Analysis of the book “The Grapes of Wrath”

Introduction

The Grapes of Wrath is an American novel authored by John Steinbeck in 1939. It was a prominent book that featured in many awards one of them being the Nobel Prize in 1962. It was set in the Great Depression and focuses on a low-income family that was forced to move out of Oklahoma due to economic hardships, bank foreclosures, agricultural industry, and drought among others. The Joads family experience some hardships that drive them out of their home. The author mainly strives to elucidate on life during the Great Depression. As such, this paper will seek to provide an in-depth analysis of the book and all elements entailed in it. While analyzing the novel, it is vital to comprehend the plot.

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Plot Summary

After being released from prison, Tom Joad returns home only to find that his family had migrated to California in search of better lives. Their journey to California was compounded by various challenges including Grandpa Joad’s death. Though California was viewed to be the suitable place, many people flooded the place to the extent that jobs were scarce. The Joad family faced numerous challenges and consequently breaks down. Noah who is the eldest son and Connie abandon their family to pursue their own agendas. The hostility is also propelled by the landowners who want to keep the migrants poor and dependent. The challenges encountered by the Joad family is a typical representation of the Great Depression period.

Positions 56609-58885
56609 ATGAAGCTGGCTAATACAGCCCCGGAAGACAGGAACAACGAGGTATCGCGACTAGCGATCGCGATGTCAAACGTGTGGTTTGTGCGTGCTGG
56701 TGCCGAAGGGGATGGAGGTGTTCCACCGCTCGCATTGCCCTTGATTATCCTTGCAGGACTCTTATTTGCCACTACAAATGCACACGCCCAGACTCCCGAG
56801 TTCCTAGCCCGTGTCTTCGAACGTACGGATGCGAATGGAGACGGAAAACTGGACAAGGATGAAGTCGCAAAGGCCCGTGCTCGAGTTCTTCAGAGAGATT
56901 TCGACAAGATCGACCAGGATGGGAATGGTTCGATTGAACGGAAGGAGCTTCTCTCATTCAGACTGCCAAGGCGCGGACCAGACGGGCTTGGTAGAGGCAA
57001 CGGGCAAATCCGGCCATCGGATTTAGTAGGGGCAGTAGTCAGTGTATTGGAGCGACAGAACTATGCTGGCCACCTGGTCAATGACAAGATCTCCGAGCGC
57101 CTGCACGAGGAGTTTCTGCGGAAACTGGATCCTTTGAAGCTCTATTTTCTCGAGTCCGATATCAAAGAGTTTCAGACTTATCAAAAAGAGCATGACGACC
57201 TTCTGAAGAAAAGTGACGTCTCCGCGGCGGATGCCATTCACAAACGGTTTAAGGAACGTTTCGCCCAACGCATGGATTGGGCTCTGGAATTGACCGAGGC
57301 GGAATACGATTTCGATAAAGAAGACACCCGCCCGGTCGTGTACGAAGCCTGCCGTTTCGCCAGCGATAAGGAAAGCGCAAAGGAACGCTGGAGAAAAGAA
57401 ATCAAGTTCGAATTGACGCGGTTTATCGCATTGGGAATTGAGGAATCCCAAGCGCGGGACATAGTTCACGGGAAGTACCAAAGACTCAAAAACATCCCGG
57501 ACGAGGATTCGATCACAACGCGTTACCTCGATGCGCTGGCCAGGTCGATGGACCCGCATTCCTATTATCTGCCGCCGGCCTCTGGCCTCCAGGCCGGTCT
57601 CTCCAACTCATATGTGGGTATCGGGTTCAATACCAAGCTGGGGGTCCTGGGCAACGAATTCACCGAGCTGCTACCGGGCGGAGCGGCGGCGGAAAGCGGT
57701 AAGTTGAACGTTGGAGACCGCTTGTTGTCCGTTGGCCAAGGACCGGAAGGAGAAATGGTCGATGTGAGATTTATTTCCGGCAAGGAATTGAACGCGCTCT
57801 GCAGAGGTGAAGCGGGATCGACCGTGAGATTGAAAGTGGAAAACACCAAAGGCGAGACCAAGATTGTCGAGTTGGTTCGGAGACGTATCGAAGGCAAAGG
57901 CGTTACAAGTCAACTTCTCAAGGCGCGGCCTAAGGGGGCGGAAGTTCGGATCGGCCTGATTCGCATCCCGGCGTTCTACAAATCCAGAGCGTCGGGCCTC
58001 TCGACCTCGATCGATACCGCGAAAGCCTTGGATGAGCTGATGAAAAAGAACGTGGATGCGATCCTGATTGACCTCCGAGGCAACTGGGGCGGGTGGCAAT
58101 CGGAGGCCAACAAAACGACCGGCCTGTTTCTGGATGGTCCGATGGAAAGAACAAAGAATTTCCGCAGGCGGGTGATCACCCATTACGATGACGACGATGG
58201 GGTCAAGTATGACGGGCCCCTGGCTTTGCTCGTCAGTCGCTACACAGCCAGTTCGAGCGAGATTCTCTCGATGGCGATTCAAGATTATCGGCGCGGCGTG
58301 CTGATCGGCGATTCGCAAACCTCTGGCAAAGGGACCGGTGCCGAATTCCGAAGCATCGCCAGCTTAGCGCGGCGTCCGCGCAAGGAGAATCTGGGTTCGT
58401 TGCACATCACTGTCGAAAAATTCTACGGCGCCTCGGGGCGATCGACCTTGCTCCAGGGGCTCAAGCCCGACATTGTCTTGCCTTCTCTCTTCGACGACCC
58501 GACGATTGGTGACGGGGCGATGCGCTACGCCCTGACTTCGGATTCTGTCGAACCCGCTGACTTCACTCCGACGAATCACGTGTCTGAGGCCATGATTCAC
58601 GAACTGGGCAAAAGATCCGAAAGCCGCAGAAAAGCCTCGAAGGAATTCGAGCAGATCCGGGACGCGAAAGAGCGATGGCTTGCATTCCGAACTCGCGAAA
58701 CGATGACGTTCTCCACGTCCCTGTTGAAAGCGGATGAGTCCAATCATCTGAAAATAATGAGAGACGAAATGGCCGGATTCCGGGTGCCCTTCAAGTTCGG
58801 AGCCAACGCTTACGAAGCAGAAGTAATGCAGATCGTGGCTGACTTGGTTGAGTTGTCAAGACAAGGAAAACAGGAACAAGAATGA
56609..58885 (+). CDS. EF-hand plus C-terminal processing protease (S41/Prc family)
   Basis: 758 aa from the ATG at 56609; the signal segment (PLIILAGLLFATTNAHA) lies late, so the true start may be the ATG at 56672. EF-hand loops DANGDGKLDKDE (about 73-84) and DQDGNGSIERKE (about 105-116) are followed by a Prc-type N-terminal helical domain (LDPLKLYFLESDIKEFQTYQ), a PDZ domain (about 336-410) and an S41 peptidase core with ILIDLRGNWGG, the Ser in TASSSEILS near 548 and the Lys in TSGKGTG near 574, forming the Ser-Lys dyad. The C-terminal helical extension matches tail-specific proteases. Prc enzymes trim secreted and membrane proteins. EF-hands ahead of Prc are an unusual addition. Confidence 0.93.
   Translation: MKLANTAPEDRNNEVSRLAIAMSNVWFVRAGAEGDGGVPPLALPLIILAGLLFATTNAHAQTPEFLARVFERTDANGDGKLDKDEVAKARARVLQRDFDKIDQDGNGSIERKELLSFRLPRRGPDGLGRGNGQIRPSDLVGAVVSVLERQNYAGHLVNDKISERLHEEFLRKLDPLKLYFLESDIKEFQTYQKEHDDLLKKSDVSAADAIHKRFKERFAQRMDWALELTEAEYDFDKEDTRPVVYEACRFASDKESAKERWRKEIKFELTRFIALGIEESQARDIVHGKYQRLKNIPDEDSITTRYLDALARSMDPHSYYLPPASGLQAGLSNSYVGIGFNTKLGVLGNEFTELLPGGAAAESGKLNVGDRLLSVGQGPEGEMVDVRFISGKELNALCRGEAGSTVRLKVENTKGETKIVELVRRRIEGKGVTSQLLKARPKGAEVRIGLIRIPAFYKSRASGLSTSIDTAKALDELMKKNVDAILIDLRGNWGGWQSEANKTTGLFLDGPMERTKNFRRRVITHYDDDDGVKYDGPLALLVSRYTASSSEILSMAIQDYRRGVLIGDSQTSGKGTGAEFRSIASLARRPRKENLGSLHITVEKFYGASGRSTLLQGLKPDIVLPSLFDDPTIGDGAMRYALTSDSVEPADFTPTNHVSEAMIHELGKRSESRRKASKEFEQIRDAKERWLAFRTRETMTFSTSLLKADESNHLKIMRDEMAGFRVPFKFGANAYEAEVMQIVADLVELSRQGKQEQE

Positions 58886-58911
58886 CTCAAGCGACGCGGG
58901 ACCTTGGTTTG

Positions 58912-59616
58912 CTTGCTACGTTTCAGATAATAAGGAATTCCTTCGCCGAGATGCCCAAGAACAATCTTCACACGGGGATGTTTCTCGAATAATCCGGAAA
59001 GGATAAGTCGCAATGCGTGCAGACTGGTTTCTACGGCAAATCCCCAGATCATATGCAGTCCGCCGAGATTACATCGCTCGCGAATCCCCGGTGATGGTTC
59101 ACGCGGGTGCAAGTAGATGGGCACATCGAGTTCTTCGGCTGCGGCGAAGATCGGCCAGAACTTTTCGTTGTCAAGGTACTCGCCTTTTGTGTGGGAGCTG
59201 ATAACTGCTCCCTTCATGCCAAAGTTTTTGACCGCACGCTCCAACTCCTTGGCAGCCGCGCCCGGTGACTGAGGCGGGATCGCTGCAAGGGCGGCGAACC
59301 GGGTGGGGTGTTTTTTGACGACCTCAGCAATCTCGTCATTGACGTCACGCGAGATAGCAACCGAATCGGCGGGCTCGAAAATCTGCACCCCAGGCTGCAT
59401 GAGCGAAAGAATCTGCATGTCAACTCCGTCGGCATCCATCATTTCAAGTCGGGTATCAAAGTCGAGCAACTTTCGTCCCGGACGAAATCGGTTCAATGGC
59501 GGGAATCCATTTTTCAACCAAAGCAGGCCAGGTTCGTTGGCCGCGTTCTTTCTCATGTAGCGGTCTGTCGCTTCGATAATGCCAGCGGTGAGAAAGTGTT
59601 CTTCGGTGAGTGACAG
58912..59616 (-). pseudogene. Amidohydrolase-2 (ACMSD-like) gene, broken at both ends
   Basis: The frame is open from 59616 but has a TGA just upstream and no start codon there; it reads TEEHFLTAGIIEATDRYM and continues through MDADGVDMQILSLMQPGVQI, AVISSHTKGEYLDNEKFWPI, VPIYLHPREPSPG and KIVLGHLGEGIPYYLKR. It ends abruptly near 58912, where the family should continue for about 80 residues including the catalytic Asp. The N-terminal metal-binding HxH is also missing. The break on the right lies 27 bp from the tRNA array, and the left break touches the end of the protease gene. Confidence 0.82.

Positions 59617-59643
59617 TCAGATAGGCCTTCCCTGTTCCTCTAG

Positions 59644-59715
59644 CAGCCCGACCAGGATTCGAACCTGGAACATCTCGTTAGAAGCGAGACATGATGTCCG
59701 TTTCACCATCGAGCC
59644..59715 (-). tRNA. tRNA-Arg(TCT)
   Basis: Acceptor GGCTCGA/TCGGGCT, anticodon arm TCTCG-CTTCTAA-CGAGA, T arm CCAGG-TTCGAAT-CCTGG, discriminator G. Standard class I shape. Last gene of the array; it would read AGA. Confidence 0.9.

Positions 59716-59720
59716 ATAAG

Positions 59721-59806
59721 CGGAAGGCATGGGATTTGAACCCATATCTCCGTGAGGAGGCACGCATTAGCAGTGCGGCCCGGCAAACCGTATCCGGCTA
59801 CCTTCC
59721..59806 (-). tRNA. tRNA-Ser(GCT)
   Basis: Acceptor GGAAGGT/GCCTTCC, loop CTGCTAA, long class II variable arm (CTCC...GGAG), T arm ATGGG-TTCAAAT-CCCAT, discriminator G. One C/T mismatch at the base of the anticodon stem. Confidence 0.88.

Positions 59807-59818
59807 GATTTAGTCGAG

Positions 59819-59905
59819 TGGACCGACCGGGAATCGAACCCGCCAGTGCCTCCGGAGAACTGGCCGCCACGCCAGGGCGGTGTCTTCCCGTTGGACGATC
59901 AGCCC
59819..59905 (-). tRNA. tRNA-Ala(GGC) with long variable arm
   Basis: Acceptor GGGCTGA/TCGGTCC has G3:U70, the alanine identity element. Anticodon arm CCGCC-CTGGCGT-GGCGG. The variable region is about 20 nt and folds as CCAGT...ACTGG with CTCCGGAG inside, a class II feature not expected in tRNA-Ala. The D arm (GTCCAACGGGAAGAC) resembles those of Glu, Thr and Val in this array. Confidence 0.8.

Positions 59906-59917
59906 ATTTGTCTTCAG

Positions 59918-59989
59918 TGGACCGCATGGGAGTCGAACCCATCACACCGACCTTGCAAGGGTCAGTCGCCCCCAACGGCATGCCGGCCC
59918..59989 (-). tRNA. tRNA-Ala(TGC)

Analysis of the Novel

The Grapes of Wrath utilizes various interesting mechanisms to relay its central message as well as develop emotion in the story. The narrator constantly intersperses the main story with trivial narratives that illustrate the condition during this period. Some of the intervals are utilized to foreshadow or create a particular mood. For instance, chapter three is primarily dedicated to a land turtle. It struggles to cross the highway and is almost killed by a truck. Even with the numerous challenges, the turtle struggles on (Loncar mirjana 320).

The novel uses poetic and stylized language to dwell on the historical, social, and economic aspects that mandated the great migration. Steinbeck’s first portrayal of the land is virtually scriptural in its grandeur, repetition, and simplicity: “The surface of the earth crusted, a thin hard crust, and as the sky became pale, so the earth became pale, pink in the red country and white in the gray country.” The parts focused on Joad’s family are quite realistic. The author demonstrates his naturalistic and rich narration (Loncar mirjana 322).

Steinbeck devotes chapter one and three of this novel to the historical exemplification of the Dust Bowl disaster. Chapter one depicts the situation compounding the Oklahoma farms as they weaken and die. On the other hand, chapter three represents the farmer’s challenges in the turtle, which struggles to cross the road. The two chapters depict the world in a dark manner. They represent the world full of barriers that make life hard and dangerous. Just like the turtle marches across the highway, the Joad family would be forced to fight malicious forces including industry, drought, fear, and human jealousy that strives to upend it (Loncar mirjana 324).